I keep getting stumped about people’s hope or conviction that the private sector, left to its own devices, has a central role to play in providing the basic necessities of life, given the private sector’s commitments to profit and the lack of democratic accountability surrounding it. I think in the early twentieth-century there was less of an attachment to the protection of some kind of fairy tale version of “free markets.” One senator advocating rural electrification in 1935 argued that Congress needed to step in and ensure electricity reached the countryside specifically because private electric utilities refused to serve places outside cities. The senator said that utilities had already picked up the “cream” of consumers, and so Congress had to step in to empower the “leaner” areas to get service. This reflected a commitment to at least one form of fairness, which is a value that maybe gets short shrift in political conversations today.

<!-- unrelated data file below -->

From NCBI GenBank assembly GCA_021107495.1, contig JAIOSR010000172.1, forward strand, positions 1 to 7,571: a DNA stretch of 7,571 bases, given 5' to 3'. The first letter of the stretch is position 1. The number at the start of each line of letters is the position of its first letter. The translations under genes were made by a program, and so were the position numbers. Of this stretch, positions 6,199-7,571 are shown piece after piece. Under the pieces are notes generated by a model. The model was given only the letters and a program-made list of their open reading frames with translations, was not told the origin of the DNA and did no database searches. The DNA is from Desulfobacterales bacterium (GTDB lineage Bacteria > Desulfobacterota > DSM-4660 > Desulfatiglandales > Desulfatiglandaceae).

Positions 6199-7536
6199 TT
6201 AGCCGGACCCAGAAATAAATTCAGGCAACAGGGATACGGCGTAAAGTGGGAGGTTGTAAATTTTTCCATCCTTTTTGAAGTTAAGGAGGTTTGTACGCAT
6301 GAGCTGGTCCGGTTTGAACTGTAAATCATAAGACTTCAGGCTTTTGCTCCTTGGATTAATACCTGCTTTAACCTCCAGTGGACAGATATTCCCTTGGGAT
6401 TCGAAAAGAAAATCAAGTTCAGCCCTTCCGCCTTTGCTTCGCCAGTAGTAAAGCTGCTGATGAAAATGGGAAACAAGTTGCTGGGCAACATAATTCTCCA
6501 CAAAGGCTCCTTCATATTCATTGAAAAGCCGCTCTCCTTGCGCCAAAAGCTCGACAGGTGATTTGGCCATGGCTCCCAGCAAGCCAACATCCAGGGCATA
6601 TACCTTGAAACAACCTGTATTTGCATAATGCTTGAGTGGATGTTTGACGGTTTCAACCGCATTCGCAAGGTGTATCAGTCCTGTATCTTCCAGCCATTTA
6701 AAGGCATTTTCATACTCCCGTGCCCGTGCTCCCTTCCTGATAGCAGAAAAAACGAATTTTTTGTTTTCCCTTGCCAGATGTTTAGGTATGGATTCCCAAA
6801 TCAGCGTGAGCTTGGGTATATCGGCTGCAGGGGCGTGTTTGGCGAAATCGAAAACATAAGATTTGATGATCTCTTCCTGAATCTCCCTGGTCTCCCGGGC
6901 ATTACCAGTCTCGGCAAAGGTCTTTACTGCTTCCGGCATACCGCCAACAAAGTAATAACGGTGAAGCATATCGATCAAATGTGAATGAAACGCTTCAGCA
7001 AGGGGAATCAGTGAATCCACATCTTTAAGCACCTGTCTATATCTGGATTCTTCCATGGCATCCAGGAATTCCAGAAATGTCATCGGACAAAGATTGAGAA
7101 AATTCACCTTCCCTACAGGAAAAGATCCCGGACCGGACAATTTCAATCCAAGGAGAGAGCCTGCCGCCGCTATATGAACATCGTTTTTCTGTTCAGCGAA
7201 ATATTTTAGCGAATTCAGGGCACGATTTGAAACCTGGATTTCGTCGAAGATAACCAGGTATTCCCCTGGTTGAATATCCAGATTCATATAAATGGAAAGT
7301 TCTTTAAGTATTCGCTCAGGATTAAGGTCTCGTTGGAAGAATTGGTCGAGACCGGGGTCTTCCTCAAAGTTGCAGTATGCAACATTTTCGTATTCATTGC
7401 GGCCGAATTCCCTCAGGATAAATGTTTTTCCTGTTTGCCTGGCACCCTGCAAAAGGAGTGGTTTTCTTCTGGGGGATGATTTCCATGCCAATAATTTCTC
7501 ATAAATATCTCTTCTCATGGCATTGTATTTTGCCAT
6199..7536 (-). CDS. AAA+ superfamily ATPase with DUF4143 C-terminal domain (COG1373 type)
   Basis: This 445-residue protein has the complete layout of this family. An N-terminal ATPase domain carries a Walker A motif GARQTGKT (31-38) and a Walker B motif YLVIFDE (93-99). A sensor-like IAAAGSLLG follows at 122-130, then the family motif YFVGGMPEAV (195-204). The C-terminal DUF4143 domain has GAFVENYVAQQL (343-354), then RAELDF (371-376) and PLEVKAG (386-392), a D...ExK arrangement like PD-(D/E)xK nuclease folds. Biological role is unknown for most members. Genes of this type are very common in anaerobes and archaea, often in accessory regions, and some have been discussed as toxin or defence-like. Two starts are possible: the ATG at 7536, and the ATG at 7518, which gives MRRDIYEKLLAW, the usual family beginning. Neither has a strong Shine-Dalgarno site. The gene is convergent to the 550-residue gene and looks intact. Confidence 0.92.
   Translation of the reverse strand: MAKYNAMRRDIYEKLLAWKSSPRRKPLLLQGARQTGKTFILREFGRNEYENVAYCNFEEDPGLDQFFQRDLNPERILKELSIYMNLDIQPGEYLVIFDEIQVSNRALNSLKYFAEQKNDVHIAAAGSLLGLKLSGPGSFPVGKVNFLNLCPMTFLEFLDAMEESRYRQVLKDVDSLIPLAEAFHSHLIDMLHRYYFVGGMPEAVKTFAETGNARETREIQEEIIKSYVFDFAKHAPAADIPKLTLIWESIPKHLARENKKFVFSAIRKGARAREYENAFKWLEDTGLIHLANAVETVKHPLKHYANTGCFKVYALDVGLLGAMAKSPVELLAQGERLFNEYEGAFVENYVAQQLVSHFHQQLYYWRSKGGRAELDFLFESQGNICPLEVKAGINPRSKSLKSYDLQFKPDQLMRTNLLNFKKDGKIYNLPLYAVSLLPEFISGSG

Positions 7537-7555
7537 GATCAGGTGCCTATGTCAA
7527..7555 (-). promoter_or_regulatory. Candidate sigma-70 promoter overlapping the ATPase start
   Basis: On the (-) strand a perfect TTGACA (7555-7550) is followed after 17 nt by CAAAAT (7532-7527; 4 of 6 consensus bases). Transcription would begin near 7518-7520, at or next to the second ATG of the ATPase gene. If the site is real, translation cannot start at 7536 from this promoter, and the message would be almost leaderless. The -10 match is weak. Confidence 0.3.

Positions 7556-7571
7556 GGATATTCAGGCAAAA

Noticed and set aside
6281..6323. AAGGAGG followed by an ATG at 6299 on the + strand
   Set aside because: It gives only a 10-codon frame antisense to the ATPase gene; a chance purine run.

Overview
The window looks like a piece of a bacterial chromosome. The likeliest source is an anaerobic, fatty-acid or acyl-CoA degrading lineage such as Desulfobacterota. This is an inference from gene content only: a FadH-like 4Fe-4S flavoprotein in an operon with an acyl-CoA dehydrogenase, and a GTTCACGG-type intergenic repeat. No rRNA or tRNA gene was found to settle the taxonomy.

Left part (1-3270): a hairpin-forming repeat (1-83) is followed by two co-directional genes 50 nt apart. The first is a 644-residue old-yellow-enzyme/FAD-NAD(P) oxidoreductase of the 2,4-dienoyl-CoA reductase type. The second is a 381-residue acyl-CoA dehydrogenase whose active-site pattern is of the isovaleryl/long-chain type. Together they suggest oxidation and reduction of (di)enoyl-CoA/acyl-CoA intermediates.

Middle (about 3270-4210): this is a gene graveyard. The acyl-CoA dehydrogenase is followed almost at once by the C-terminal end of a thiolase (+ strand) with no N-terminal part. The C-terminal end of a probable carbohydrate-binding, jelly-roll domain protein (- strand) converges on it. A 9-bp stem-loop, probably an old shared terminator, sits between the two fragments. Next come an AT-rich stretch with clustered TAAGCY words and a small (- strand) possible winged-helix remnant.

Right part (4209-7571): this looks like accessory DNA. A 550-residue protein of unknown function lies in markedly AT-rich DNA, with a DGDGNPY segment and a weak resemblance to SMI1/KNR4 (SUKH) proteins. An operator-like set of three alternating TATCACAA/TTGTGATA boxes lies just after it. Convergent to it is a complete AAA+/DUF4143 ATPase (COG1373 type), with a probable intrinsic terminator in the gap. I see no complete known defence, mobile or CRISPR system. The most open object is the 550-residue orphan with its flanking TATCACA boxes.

I think there is a lot of momentum toward bridging the digital divide. Everyone knows how important internet is. And I can envision the country getting to a point where people anywhere can easily hop online for whatever they need to do. But the pandemic was a stress test of our internet infrastructure in a way. The experiences with students struggling with quality connections for online school, even in urban areas, show that this important piece of our infrastructure could be doing better nationwide, despite what the FCC numbers say.
How can we follow the results of this Library research?
My research on this topic will be featured in my forthcoming book with Cambridge University Press, tentatively entitled, “Reviving Rural America: The Mythology of Inevitable Decline and the Progressive Vision Forward.” My other publications exploring law and rural community economic development, energy communities, environmental justice, and other questions of equity and sustainability can be found on my SSRN page.